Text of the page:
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About

Modern India, a world of cyberspace and ancient gods.

In the swirling buzz of a railway station, a young girl is abandoned and brings the place to a standstill with a beautiful song. Among the throng is a poor chai-wallah (tea-seller) and in that sweet moment his life is turned upside-down. Our Guru (Jacob Rajan) is a bucktoothed chameleon, channelling seventeen different characters and dispensing questionable spiritual wisdom as he plays out a serpentine tale of impossible love and modern-day magic.

Marvellous. You feel amazed and dizzied by this solo turn of Jacob’s. His theatricality and skill are unlike anything that we see, really. – Eamon

An Indian Ink Theatre Company production.

Performance Times

Tuesday & Wednesday 7pm
Thursday & Friday 8.15pm
Saturday 2.15pm & 8.15pm
Sunday 5.15pm

Preview (bookable)
7pm, 16 May

Opening night (invitation only)
7pm, 17 May

Running Time
90 minutes, no interval

Prices

Belvoir’s ticket prices can be dynamically adjusted either up or down without notice. This can apply to a small number of tickets in response to demand for a specific performance date or time.

Prices listed on the Ticket Prices page account for the majority of tickets but please contact Box Office for current prices on all tickets available. Full ticket terms and conditions are also available on the same page.

Single tickets for Guru of Chai go on sale to the general public on 30 January 2017. Book a subscription to secure tickets now. 

Some of our productions at Belvoir may contain strong language, smoking, nudity, violence, strobe lighting, haze or other things you may find confronting or uncomfortable. If you are concerned about any of these please ask our Box Office staff about content when booking.

Reviews

Guru of Chai is pure magic … must be seen by all lovers of theatre.

Moreen Eason & John Jefferies | Theatre Review, Dunedin

A gift.

James Wenley | Theatre Scenes, Auckland

Rajan’s performance is a mesmerising blend of dazzling showmanship and pure charisma.

Paul Simei-Barton | NZ Herald

Flawless…Cleverly constructed, full of melodramatic twists and humorous asides.

Jason Blake | Eight Nights A Week

Creators' Note

Jacob Rajan, Co-Writer & Performer
Justin Lewis, Co-Writer & Director

We met Nyoman Sukerta in Bali. He was a master mask dancer and shadow puppeteer. A squat little man who moved with astonishing grace and fluidity; always smiling, always laughing, possessing a weakness for beer and cockfighting, steeped in the
traditions and nuances of shadow puppetry and masks, yet desperate to have a Facebook page. Gently worried about his growing paunch, his ambition toward wealth and status were at odds with his desire to go fishing at every opportunity. Indulging his children and exasperating his long-suffering wife, the man literally danced into our lives, and onto the pages of this play as a fully formed character. Sadly, Nyoman died in 2014.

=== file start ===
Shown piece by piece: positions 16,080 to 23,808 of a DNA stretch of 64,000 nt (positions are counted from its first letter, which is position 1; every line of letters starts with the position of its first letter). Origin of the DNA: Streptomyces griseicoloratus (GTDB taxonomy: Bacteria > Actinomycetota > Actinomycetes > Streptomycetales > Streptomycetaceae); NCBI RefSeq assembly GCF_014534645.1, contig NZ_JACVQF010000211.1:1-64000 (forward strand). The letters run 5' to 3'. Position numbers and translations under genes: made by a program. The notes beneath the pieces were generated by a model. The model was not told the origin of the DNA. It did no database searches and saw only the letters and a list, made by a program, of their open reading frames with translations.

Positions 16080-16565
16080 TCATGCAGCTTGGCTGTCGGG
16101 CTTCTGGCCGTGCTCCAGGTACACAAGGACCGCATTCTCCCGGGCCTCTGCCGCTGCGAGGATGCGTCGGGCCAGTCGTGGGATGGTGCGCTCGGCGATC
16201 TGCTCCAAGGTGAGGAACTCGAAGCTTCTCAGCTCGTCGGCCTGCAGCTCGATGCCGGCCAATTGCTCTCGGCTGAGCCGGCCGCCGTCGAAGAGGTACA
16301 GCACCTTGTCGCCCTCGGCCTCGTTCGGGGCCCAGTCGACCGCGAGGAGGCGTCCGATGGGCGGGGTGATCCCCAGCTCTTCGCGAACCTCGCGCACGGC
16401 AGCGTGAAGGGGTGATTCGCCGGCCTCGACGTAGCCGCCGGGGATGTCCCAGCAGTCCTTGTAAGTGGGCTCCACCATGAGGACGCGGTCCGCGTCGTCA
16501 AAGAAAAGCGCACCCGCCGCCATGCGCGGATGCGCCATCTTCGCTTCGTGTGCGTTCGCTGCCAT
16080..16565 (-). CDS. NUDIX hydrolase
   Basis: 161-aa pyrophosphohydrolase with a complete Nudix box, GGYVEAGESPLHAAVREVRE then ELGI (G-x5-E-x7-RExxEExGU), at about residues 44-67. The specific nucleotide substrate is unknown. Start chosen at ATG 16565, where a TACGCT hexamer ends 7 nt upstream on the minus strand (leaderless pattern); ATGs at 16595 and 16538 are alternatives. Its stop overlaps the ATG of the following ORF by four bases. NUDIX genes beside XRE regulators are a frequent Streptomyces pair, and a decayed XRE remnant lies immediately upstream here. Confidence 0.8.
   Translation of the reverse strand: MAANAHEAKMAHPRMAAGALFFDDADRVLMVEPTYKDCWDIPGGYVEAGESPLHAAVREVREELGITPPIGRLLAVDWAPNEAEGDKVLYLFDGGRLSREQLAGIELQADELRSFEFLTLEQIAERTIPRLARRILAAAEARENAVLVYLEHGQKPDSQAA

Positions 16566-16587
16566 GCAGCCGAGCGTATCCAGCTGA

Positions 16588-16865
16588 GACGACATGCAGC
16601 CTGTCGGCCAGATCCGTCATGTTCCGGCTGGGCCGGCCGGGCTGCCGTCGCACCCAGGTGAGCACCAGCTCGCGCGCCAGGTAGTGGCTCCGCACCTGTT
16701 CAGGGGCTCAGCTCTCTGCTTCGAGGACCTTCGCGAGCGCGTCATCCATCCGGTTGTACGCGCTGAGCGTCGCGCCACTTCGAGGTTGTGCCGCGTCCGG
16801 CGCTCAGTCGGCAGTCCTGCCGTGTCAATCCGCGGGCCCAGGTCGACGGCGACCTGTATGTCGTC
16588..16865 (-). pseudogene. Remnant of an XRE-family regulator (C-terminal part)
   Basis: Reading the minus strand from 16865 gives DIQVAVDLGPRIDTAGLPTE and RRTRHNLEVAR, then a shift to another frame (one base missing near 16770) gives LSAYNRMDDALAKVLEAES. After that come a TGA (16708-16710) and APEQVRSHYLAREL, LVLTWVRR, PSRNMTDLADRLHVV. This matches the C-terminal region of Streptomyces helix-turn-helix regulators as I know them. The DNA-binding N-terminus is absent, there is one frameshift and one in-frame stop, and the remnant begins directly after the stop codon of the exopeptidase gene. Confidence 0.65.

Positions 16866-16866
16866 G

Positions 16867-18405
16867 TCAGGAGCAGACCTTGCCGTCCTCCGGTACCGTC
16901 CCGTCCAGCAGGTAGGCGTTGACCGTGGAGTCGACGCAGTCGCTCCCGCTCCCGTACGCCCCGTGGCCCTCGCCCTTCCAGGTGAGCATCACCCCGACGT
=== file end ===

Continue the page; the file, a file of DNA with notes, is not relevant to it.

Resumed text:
In Bali we experienced the arts as part of daily life; alive in all sorts of contexts, needing only the simplest of technologies yet displaying incredible sophistication of form. And of course the island and the people inspired us. The world of street carts and hawkers where ancient and modern collide informed the world of our Guru.

The story itself is inspired by an Indian fairytale – Punchkin. This story got under our skin with its rich cast of characters and complex morality but its sprawling narrative held us at bay for some time. The breakthrough came when our dramaturg, Murray Edmond, encouraged us to set the story in a contemporary context. We focused on just a part of that original story and suddenly we found we had a romantic thriller.

We’re drawn to the power of old stories and theatrical forms and take great pleasure in rediscovering them within a contemporary context. For us this piece is a collision of the old and new, the poor and sophisticated, the intimate and the epic; an old fashioned piece of storytelling… and it’s got great tunes!

The challenge given to David Ward, our composer, was the one we wrestled with ourselves. How to convey multiple locations, the chaos and complexity of contemporary India, and a story that spans decades? The old form of the storyteller allows us to make jump cuts, and instantly change locations and times just like a film. But instead of technology, the power of the audience’s imagination is the vehicle for this. And as in a film, the soundtrack is half the telling.

In our process we bring David in near the end – like the cavalry. Maybe it’s appropriate to finish with the words of a composer:

“Simplicity is the final achievement. After one has played a vast quantity of notes and more notes, it is simplicity that emerges as
the crowning reward of art.” Frederic Chopin